Extended reality (XR) in aviation

by | Jun 23, 2023 | Airlines, Airports, Digital Transformation, Travel Tech

Extended reality (XR) in aviation


Apple recently debuted the Apple Vision Pro, “a revolutionary spatial computer that seamlessly blends digital content with the physical world.” The headset combines augmented reality (AR) and virtual reality (VR) capabilities in a feat of technology that caused ripples internationally. The Apple Vision Pro merges the virtual and real worlds; with AR, users can overlay digital information and interactive elements onto their surroundings while VR offers users a fully simulated and immersive digital experience.

Apple’s striking achievements have re-energised excitement around the potential of extended reality (XR) across industries. XR is “an umbrella term used to describe immersive technologies that can merge the physical and virtual worlds.” It includes VR, AR, and mixed reality (MR) which blends the two to create a hybrid experience. Here are just some of the ways XR has already been applied to the aviation industry.



One of the major ways AR and VR is being leveraged in commercial aviation is through training programs for employees. Airlines including Qatar Airways, Air France, Japan Airlines, and Lufthansa have implemented VR training programmes. The technology can simulate emergency situations, allowing crew to refine their responses within a safe environment. Last month, Emirates Group and Amazon Web Services (AWS) teamed up to craft an immersive Extended Reality (iXR) platform complete with 3D virtual hubs, virtual training, gamified environments, and simulated experiences. The press release detailed:

“Crew will be transported into a meticulously constructed digital universe with virtual classrooms, engage with and learn from seasoned facilitators and peers, and navigate the intricate interiors of the airline’s flagship A380s and Boeing 777s. The environment will feature cabin service trainers, photorealistic avatars, and spatial audio for an authentic, sensory experience that enhances Emirates’ hospitality ethos.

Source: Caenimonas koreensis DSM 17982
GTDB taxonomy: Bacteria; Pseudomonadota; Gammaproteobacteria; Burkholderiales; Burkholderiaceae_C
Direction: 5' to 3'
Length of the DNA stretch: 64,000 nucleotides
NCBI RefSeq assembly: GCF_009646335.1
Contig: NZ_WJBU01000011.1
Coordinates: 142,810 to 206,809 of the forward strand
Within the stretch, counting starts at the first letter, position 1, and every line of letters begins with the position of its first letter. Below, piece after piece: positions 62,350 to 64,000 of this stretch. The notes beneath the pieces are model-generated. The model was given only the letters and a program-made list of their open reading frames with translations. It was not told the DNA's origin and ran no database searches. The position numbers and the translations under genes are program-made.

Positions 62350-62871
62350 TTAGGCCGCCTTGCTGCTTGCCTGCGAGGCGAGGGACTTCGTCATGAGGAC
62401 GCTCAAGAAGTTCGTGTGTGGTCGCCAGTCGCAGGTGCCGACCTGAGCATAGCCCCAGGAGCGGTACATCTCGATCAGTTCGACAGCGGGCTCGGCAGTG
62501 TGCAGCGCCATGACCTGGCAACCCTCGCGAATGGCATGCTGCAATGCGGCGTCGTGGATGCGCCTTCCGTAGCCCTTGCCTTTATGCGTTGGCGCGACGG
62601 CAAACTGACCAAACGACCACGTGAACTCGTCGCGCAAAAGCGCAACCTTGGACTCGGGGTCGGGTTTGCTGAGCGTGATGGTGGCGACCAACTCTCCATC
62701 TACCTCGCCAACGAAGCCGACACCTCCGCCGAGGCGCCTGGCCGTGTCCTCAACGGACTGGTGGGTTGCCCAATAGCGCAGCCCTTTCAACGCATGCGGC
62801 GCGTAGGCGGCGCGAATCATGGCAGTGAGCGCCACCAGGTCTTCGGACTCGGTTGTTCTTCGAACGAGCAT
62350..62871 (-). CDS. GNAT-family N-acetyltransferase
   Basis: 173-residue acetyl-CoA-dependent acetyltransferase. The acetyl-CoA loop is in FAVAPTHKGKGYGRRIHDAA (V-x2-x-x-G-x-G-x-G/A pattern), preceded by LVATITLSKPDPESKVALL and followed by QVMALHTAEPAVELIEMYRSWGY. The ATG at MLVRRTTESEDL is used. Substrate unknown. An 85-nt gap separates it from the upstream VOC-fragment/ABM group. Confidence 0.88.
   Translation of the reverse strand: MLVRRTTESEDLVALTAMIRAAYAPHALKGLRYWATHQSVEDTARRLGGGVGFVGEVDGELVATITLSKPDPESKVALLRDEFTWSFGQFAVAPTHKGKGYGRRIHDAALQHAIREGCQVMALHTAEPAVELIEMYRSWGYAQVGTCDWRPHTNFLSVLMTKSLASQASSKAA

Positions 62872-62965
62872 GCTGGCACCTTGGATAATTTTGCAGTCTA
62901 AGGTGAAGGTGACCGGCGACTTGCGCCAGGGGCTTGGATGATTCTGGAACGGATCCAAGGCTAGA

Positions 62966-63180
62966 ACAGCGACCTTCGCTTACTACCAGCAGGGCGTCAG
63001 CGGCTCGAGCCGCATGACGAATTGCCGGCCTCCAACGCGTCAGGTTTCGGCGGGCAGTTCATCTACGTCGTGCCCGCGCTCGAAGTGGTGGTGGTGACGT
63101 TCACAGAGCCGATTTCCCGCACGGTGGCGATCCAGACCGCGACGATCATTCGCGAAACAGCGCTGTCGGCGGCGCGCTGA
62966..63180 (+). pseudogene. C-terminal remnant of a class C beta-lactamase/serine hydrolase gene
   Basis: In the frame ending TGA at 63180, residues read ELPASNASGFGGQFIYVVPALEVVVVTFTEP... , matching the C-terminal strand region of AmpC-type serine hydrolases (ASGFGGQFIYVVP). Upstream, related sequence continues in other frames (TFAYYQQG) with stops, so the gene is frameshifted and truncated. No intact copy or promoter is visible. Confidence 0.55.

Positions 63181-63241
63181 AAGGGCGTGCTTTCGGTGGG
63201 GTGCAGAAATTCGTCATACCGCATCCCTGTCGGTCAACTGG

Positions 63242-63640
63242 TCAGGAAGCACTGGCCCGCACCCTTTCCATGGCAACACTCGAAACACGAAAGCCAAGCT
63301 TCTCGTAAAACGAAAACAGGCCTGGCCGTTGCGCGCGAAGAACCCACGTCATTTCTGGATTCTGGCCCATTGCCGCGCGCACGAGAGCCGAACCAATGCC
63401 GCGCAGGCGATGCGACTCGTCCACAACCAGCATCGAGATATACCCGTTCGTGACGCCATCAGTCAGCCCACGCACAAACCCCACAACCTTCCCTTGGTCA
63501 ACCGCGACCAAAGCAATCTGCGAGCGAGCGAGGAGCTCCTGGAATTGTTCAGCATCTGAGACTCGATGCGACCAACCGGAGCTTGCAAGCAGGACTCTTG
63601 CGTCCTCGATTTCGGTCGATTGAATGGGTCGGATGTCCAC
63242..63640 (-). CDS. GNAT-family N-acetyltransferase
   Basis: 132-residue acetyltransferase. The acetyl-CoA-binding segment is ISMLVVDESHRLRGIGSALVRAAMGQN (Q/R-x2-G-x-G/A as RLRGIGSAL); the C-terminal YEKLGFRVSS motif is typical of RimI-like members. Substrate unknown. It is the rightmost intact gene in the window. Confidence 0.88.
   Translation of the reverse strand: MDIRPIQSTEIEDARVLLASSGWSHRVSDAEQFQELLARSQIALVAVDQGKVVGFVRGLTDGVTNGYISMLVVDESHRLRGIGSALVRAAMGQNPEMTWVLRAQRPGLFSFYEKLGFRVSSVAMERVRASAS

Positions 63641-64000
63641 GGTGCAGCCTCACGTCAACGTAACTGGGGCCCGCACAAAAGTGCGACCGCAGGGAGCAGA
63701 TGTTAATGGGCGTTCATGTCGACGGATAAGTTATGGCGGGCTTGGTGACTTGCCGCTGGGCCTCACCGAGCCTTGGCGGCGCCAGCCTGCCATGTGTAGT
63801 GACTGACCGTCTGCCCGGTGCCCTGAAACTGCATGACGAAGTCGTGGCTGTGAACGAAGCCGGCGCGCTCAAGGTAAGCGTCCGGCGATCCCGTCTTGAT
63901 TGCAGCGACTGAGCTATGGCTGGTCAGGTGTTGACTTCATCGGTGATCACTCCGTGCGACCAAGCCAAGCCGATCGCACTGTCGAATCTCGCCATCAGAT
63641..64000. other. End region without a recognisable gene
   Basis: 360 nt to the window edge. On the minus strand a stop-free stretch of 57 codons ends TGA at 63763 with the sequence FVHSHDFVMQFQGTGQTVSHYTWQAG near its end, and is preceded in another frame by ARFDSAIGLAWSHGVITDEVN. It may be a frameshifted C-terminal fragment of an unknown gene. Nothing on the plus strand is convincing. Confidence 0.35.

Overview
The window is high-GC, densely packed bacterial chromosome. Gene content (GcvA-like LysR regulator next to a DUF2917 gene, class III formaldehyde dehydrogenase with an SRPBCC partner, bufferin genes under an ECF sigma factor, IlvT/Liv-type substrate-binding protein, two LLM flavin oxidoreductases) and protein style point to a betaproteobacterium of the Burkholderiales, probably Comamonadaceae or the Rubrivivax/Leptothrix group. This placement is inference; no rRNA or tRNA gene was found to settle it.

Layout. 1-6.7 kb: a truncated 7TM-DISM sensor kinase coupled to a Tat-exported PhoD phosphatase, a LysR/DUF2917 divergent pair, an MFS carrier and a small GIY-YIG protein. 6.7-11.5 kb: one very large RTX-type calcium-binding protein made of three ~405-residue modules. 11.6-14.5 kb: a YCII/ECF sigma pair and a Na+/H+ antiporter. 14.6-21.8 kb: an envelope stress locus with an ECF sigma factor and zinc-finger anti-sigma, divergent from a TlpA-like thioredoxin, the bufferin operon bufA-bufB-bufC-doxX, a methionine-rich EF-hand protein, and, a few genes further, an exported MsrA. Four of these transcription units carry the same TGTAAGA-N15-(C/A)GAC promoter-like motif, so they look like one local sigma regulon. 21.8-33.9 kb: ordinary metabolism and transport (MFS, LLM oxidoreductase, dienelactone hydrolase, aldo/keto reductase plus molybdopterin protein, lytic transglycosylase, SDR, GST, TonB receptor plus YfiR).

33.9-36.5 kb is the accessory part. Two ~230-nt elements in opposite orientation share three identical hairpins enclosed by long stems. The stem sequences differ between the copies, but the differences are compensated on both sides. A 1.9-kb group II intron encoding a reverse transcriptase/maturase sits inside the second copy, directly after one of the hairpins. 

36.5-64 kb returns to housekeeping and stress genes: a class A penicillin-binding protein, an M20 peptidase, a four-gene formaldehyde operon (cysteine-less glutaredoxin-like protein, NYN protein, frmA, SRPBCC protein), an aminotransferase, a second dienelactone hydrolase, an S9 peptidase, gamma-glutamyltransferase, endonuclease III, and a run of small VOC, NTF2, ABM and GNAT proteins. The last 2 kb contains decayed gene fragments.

The hyperreal virtual world will enable the Emirates Group’s new recruits to quickly and visually learn more about the organisation and its extensive business, the people and its culture, their own roles, and living in Dubai. Embedded support services will create a seamless onboarding experience for successful candidates.”


Customer experience and entertainment

VR can provide users with high quality immersive entertainment. Giving passengers an escape from the confines of the aircraft on long flights, it lends itself to use onboard optimising the entertainment experience. VR was first tested as entertainment onboard years ago. Qatar Airways trialled an inflight VR service in business class on flights to London and Singapore, Alaska Airlines trialled SkyLights VR experience with first class passengers and British Airways trialled the same company’s headsets in first class flights to New York.

However, the technology’s use is not limited to the skies; it has also been used to craft a memorable airport experience. JFK Airport offered an interactive VR experience called ‘This is New York’ where passengers could appreciate the landmarks and destinations of New York virtually. Roel Huinink, President and CEO of JFKIAT explained, “the pandemic made it more difficult for visitors to see some of the iconic locations in the city, and this experience allows them to safely see some of the best landmarks New York City has to offer when travelling through T4.”


Image credit: PeriscapeVR


Operations and logistics

XR can also be used to optimise ground operations, streamlining processes to enhance efficiency. One of the best known applications of AR in this context was at Singapore’s Changi Airport. Understood as the world’s first use of AR in ramp handling, Changi introduced smart glasses for ground crew which supplied staff with instructions. Kevin Chin, VP of Projects at SATS, Changi Airport’s main ground handling firm outlined the following challenges that the glasses aimed to address, “limited real time information, we use manual loading instructions [in the form of paper reports] and are limited to walkie-talkies, [which] may be loud and hard to hear [with loud background noises].”


Image credit: yvette tan/mashable


The Apple Vision Pro may have re-ignited excitement around XR but the aviation industry has been leveraging immersive technologies that merge the physical and virtual worlds in a multitude of ways for some years. As the technology evolves, it will open doors to more applications across the industry giving way to transformative advancements in commercial aviation.

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Article by Jess Brownlow